Export planning, like any other business planning, is hard work. Although often overlooked, this is absolutely essential, writes Seamus Murphy of Business Boost International Ireland.
Doctors and SME managers are often tempted to fly and spend money on the current export target. Although companies that offer a strong individual offer offer significant opportunities, it is advisable to address your first or next export market in a structured and professional manner to ensure a return on investment and optimal results.
If you are considering opening up a new market, you should ask yourself the following questions:
Is the management team fully committed to the new strategy?
Who in the organization will be the champion of the export sales campaign?
When everyone is responsible, we all know that no one is responsible. What effects does the new export season have on the original markets or existing export markets?
How are vacancies filled by a key member of the team who spends a few days outside the office, forming a partnership or setting up a sales network?
More importantly, the budget is needed for this purpose, is additional bank funding required? Have you committed to prepare a plan to secure this funding?
1. Choose a combination of product and market
This can be achieved by clearly defining your value proposition. Determine the area or sectors that most value the solution you offer. The value proposition can be determined by the question: “Why should your ideal customer buy from you and not from someone else?” The best people who talk about your value proposition are your customers. What value do you have from your relationship?
2. Find the most suitable country
The answer to the question of which country should be targeted is not always above water. The UK is often the best place to start, but other markets can be more successful for your product / industry combination. A detailed analysis of how the demand for your product is generated in a number of countries will give you the answer to that question. You can always choose to leave with the UK, but at the moment there is great uncertainty in this market, and in general we have been slow to protect our activities against the dreaded “Brexit”.
The UK market is also known to be regional and it can be interesting to analyze your company’s demand levels across all regions to target spending and the workforce. The choice of market factors can be relatively simple or very complex, depending on the complexity of the product or service. Information can sometimes be found in a good library; Bord Bia and Enterprise Ireland have excellent databases and can access many relevant reports. Sometimes a small amount spent on this research is a crucial step, especially if you’re looking to get funding for the export campaign. Non-biased third-party data that indicates the demand for your solution in a particular country can be very helpful when talking to your bank director.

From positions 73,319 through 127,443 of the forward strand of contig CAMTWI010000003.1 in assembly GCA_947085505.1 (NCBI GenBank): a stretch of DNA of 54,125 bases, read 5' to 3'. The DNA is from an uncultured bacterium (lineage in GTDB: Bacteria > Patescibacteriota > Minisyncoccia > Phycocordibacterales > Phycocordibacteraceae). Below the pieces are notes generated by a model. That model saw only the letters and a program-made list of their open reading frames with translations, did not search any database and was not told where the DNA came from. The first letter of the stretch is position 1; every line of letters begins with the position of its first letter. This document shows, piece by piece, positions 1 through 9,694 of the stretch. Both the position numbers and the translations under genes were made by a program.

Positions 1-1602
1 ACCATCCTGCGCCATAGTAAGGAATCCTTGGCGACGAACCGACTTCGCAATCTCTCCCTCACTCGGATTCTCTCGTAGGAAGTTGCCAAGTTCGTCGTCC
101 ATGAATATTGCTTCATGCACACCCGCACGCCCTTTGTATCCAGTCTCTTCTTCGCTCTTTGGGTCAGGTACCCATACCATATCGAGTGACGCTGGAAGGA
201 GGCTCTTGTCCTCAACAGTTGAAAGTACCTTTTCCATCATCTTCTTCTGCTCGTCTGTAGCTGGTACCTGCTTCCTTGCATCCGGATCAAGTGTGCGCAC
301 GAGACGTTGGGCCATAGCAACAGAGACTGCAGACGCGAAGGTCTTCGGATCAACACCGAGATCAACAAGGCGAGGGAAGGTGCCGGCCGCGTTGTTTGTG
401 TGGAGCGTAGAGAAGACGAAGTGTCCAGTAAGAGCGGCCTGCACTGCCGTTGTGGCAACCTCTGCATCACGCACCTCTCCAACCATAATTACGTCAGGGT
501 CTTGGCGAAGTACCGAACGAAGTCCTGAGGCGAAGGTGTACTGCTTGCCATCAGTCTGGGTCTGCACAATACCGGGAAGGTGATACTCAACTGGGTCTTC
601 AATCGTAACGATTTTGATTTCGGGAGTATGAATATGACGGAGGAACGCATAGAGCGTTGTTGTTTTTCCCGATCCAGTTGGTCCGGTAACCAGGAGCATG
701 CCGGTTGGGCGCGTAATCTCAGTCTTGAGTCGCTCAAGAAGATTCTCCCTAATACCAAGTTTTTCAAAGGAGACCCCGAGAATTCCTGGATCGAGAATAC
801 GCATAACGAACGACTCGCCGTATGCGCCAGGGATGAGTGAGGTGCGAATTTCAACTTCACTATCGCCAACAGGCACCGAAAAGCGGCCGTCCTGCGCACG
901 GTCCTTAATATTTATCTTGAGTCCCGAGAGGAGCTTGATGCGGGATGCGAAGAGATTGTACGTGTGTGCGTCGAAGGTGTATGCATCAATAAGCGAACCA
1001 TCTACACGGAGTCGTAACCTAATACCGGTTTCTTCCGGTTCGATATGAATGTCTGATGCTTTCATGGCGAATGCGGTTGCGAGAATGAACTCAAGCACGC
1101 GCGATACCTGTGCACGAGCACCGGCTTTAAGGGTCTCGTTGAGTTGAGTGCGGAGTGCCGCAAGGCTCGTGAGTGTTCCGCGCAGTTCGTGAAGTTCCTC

3. Develop the capture strategy that best fits your business, budget, and vision
For most SMEs, direct export is the only short-term strategy. Joint ventures, branches or full-fledged companies are a dream for the future. For the vast majority of exporters, the next steps are the most critical ones.
4. Find the right partner
Unfortunately, partner selection may be the biggest drop and possibly the most expensive part of your next market entry (if not). This is often the decision that the exporters pay least attention to. The sense of instinct, a sympathy factor, and coincidental events seem to play a role in critical business decisions rather than common sense and certain profiles and investigations. The choice of agents or distributors is often more important than the selection of key employees and should be done with the same seriousness and care. Sometimes, partners just do not do what they say and do not stick to their sales, marketing support, customer service, and so on. what you believe you have little control over. It is important that the exporting company controls the decision-making process regarding the choice of partners.
5. Manage your partners as with each employee
Communicate clearly what you expect from the relationship from the beginning. What are you doing to sell your product / service? How do you measure success? Or how do you know they are doing a good job for you? Compare them regularly with other partners in a meaningful way and manage the money as always with an iron fist. Finally, consider how to help your partners through training, joint marketing, and other initiatives.